Book Week to boost shocking SA reading habits

File photo: Cindy Waxa / African News Agency (ANA)

File photo: Cindy Waxa / African News Agency (ANA)

Published Aug 27, 2018


Only 14% of the population are active book readers and a mere 5% of parents read to their children, according to the latest City statistics.

Further, nearly 60% of households do not own a leisure reading book.

National Book Week, from September 3 to 9, aimed to put more eyes on books and buck the trend of statistics that showed few South Africans were committed to reading, the City said.

It will culminate in the South African Book Fair from September 7 to 9 in Newtown, Johannesburg.

Celebrated annually, the initiative encourages South Africans to value reading as a fun and pleasurable activity and to showcase how reading can become part of daily life.

Mayco member for social services JP Smith said the shocking statistics were a stark reminder of the work to be done to improve the public’s relationship with books and their libraries.

“Apart from the great joy that comes with leisure reading, there is the equally important aspect of continued learning and the expansion of one’s worldview,” Smith said.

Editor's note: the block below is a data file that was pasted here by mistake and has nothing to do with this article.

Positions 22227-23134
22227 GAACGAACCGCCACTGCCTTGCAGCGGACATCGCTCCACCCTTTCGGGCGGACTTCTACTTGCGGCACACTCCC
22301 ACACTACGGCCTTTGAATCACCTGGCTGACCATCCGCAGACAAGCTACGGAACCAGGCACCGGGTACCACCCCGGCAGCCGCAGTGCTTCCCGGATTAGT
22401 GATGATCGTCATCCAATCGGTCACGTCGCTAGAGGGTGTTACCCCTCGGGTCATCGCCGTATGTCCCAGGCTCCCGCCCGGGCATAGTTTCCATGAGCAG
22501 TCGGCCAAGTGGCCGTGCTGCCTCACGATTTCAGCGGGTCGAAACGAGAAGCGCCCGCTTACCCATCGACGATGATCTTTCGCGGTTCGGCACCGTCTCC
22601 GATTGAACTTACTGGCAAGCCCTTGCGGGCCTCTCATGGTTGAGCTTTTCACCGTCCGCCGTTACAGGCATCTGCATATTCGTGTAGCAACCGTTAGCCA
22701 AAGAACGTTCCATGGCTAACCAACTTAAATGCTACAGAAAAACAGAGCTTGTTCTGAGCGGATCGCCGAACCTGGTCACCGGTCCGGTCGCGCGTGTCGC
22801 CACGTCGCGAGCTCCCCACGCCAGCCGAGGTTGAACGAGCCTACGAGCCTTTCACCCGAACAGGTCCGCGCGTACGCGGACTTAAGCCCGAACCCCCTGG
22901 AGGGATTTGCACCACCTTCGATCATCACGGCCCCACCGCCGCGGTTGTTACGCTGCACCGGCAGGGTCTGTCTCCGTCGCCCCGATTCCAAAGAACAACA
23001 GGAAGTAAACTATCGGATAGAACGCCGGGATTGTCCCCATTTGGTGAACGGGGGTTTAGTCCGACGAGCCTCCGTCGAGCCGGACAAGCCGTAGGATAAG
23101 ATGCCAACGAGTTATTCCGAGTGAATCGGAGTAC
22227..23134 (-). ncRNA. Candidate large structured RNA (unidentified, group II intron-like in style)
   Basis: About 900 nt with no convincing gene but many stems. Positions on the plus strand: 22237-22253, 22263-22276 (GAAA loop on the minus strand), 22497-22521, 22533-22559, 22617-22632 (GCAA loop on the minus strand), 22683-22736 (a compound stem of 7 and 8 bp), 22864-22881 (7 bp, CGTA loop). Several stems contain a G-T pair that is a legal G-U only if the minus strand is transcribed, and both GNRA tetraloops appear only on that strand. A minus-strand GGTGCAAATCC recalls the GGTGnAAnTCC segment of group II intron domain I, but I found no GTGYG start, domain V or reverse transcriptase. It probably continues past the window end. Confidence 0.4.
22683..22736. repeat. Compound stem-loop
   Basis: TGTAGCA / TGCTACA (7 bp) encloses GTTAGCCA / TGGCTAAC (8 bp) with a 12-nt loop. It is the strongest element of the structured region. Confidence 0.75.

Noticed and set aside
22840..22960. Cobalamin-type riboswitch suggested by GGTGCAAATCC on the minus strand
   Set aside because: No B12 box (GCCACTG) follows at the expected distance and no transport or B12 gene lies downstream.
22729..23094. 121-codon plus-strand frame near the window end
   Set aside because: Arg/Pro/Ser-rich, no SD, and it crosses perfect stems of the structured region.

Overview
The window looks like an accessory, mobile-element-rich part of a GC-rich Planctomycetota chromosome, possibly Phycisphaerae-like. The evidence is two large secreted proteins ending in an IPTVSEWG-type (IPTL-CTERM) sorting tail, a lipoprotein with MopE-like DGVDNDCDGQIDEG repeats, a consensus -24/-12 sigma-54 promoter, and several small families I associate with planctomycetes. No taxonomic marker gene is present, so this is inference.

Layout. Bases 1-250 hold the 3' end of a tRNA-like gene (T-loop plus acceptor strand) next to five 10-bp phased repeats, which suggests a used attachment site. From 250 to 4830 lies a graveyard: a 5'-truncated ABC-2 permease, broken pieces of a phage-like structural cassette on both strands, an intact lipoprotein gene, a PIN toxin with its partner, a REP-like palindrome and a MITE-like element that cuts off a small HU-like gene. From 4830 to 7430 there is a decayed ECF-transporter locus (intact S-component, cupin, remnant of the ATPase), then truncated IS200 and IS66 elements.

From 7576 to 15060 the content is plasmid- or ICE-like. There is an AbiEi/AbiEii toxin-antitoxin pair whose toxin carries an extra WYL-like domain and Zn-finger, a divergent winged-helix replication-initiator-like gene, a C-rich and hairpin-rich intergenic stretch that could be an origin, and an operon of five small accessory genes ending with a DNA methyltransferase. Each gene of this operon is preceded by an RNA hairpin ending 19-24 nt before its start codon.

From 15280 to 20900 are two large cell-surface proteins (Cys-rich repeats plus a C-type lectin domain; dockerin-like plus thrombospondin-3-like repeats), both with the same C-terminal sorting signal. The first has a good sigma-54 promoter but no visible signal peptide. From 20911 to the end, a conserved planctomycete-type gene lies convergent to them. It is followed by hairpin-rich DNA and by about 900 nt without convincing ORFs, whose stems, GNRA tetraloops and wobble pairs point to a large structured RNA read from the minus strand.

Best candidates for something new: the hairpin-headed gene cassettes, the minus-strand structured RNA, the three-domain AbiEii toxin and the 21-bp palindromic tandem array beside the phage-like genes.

To improve literacy rates, children needed to develop a relationship with books early on, he added.

“I encourage parents to use our libraries as a starting point for guidance and advice on how to get their children hooked on books, but also for themselves.”

To mark National Book Week and the annual Open Book Festival, several city libraries are hosting special activities, including a memoir writing workshop at the Central Library, a natural heritage workshop at Ottery Library and a conversation with Jeremy Vearey at Elsies River Library.

There is also an opportunity for residents with overdue library materials to return these, fine free, for the week.

The City says there are more than 20 000 items including books, study guides and DVDs, long overdue at the City’s libraries, valued at around R2 million.

“We are making it easy for those who may feel a little embarrassed about returning items after such a long time.

“They can drop off the items at their nearest library, but there will also be drop boxes at 10 malls around the city where library staff will be on duty to ensure that material is returned to the correct library once received,” Smith said.

For more on the Open Book Festival programme, and on the location of drop boxes, visit

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